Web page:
I’ve been observing the creative process in others for some time now, always curious how the most prolific and profound among us manage to keep creating meaningful projects again and again. Do they have a different chip in their brain? Do they see the world through some other lens? Having done a great deal of reading about memory recently, it occurs to me that perhaps one of the things these folks intuitively understand is how our brains collect sensory input, then encode and retrieve it as memory. They know to store what may seem like unrelated or unimportant data at the time in such a way that they can retrieve and connect the dots later, as more pertinent information appears.
It may be that consistently creative people however, not only store and process memory better, but understand and accept that memory and perception are constantly changing with the introduction of new experiences. Daniel L. Schacter points out in his fascinating 1996 book Searching for Memory that memory is the “complex constructions built from multiple contributors.” Schacter likens memory to the fragments and elusive remnants used to create a collage. We are constantly integrating new information and experiences into our mental collages.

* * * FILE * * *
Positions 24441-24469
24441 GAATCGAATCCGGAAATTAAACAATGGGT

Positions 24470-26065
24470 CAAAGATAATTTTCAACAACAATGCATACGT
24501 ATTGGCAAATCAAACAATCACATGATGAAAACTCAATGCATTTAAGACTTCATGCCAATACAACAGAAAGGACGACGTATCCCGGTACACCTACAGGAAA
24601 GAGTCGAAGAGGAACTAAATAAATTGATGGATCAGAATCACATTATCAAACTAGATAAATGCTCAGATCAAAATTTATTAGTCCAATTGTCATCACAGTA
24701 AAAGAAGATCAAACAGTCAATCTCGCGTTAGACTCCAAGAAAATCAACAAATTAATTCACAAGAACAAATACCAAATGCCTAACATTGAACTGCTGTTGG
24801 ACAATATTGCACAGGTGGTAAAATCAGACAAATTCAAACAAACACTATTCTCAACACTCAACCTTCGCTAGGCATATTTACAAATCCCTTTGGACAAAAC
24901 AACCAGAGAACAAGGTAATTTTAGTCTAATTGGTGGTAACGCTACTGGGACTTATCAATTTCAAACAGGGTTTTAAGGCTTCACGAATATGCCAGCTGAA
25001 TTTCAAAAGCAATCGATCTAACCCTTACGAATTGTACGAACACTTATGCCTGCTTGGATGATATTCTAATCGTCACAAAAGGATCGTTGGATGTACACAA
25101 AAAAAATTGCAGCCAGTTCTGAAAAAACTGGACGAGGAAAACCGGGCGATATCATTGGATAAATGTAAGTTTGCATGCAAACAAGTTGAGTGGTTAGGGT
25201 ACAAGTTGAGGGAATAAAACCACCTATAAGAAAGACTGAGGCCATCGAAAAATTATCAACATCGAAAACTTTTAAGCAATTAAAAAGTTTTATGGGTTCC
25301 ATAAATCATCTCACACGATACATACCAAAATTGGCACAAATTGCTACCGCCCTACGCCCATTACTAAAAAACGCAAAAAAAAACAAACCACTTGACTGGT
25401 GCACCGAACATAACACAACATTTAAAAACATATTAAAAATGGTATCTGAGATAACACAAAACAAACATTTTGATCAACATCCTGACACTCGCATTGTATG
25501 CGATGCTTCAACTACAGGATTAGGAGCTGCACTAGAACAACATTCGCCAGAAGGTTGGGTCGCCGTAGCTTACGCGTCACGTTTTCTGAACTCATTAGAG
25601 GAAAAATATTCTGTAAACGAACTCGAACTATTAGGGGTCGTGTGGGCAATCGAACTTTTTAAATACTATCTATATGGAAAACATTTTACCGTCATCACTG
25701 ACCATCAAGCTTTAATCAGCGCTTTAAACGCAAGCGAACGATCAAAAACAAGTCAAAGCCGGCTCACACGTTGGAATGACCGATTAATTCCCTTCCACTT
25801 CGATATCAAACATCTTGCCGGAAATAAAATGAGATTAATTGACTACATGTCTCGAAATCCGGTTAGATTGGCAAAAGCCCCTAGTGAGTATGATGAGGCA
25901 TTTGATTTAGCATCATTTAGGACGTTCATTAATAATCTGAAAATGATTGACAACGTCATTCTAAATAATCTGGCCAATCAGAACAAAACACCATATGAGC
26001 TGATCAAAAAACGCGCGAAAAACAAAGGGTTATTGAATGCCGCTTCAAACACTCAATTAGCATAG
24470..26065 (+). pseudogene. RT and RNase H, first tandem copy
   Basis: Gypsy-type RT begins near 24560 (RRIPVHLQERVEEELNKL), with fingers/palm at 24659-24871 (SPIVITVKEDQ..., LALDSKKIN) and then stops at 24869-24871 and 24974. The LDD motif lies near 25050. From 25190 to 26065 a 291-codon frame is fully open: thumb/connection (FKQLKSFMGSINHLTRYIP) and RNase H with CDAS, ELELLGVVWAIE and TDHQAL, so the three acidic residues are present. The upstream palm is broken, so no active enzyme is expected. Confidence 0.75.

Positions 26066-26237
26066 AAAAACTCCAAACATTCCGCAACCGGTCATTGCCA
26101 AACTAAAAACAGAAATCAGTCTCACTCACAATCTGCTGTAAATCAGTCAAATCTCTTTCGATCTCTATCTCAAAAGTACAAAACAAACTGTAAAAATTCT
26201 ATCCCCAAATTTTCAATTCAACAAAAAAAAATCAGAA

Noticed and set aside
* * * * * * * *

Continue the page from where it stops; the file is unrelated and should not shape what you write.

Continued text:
Establishing a durable memory of an experience depends on thoroughly encoding the occurrence by associating it with something that already exists in memory. We store experiences based on a number of factors—what we were seeing, smelling, tasting, feeling or thinking at the time for instance—then are able to retrieve the memory later when that encoding cue is introduced. In most cases “successful recall depends heavily on the availability of appropriate retrieval cues.”
The most creative among us realize that while our perceptions and understanding of the world and our place in it depend on the complex workings of memory, memory itself is a shifting collage that is constantly incorporating new into old. No doubt, creativity depends on being able to successfully recall old experiences when presented with the appropriate cues, yet also on staying open and receptive to what emerges in the present. Releasing preconceived notions about memory as a stored picture of an experience or event and understanding it as an ever-changing process may be the key.
Daniel Schacter and Benedict Carey discuss memory encoding and retrieval on the Charlie Rose Show.